Sunshine Brothers Inc. talk musical process, upcoming performances and new music

UMass student band to perform at Iron Horse in Northampton

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Sunshine Brothers Inc. talk musical process, upcoming performances and new music

(Courtesy of Sunshine Brothers Inc. Facebook Page)

(Courtesy of Sunshine Brothers Inc. Facebook Page)

(Courtesy of Sunshine Brothers Inc. Facebook Page)

(Courtesy of Sunshine Brothers Inc. Facebook Page)

By Lauren Crociati, Assistant Arts Editor

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Lounging in a row of chairs while picking from a basket of Blue Wall’s chicken tenders and fries are the members of Sunshine Brothers Inc.: John DiSabito, Niall McCarthy, Charles Vadala III and Jake Weissman. The band, who define their music as “East Coast surf synth sunshine pop,” a fitting description for their breezy tunes and beachy vibes, consists of four University of Massachusetts students who have risen to the top of the university’s music scene. With new music, set to be released alongside a debut video Friday, Sept. 28, and a performance at Northampton’s Iron Horse Music Hall the following day, the Sunshine Brothers are set to impress.

As students with demanding majors and college commitments, the band notes their biggest struggle is balancing time between class and music. With different schedules, the Sunshine Brothers note the difficulty in finding time to be a musical group. However, since the band is driven by passion, it’s more than just a hobby to each member and they have no plans to let their drive fade.

“It’s a labor of love,” said DiSabito, a senior communication major.

Weissman, a senior political science major and lead vocalist, claimed that it’s easiest to place their music in the “Indie” category, but the group created their own definition for their sound, one that can instantly transport anyone to a tropical oasis or party on the beach.

“The surf part is mainly in the guitar playing,” Weissman explained. “We listen to a lot of surf-guitar stuff, I really like Dick Dale and a lot of ‘60s surf and reverby stuff.”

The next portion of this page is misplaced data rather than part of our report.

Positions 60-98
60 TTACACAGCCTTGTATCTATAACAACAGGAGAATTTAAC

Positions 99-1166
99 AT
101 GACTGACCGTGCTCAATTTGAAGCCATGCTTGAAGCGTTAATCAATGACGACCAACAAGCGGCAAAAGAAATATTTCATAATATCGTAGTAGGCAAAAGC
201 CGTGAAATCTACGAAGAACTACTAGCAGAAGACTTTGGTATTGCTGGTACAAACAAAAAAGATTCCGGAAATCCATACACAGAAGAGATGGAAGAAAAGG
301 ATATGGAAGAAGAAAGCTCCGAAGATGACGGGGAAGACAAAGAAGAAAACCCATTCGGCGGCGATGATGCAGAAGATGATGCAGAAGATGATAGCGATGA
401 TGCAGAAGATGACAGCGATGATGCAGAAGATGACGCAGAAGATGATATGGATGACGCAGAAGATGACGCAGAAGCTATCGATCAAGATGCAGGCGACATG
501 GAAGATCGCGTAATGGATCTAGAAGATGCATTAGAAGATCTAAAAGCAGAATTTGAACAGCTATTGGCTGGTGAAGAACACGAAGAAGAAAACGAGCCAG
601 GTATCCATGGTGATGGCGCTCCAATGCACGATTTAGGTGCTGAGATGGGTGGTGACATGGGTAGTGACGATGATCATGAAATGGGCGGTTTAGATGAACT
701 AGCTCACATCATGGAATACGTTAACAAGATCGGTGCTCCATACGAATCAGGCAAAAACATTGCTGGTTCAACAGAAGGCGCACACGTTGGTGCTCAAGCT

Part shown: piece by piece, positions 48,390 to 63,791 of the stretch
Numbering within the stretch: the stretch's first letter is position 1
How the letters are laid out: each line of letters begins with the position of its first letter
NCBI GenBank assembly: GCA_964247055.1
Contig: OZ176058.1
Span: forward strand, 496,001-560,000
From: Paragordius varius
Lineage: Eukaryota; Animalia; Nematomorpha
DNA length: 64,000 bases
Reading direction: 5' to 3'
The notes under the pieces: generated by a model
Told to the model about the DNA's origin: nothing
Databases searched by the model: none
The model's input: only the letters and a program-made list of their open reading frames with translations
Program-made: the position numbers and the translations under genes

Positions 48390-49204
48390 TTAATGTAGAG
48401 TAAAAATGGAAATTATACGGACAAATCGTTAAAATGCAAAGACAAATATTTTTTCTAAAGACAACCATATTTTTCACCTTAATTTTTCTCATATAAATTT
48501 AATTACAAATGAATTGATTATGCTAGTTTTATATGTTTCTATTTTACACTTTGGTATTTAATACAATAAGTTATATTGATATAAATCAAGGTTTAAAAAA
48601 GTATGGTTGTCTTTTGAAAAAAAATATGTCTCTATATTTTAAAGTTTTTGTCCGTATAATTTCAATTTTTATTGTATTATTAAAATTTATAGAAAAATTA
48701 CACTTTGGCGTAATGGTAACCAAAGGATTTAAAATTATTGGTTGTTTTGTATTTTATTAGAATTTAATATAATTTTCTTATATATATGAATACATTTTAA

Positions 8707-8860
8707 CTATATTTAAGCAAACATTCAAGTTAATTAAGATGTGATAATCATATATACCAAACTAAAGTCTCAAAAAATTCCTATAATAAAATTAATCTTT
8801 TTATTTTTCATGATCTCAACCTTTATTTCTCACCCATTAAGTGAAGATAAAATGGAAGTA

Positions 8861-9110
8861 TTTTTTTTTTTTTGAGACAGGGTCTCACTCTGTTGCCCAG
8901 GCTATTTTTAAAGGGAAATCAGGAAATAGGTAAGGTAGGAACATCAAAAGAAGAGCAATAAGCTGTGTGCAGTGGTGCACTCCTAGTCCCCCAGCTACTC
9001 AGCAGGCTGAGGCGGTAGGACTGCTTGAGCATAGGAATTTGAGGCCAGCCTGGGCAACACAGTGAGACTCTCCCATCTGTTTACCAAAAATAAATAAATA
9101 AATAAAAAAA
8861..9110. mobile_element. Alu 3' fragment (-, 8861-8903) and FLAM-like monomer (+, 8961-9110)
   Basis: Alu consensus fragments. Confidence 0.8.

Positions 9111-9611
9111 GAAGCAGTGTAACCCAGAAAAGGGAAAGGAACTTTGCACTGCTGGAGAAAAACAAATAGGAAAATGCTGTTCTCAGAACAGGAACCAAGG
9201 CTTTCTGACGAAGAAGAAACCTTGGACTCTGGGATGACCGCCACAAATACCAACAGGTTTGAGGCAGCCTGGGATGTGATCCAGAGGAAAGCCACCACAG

“Our live performance definitely goes along with our name,” DiSabito said. “Even the recorded music encapsulates good-feels and uplifting music.”

Although the band works in tandem to create their music, each member acknowledges unique inspirations for their individual instrumental contributions.

“I think it’s pretty cool that we all have diverse influences as individuals,” Vadala, senior communication major and keyboardist, noted. “I like the R&B stuff, like Stevie Wonder and Alicia Keys.”

“As far as bass playing goes, I feel like I take a lot of inspiration from the Chili Peppers,” said McCarthy, junior physics major and bassist. “I really like heavy riff stuff, sort of like Led Zeppelin.”

Other members attributed their inspiration to architects of classic rock, such as the Beach Boys and The Beatles’ Ringo Starr.

The Sunshine Brothers’ lyrics can be credited to Weissman, whom fellow band members proudly indicated as a self-taught musician. Weissman detailed that two songs, “Space Dance” and “Loverman,” which can be found on the band’s first EP, “The Sunshine Tape,” released in 2017, were recorded in his room, while others were produced in professional studios and with the help of friends. DiSabito added that the texture of a song changes once individual members put their own spin on the song through their individual instruments and stylistic ideas.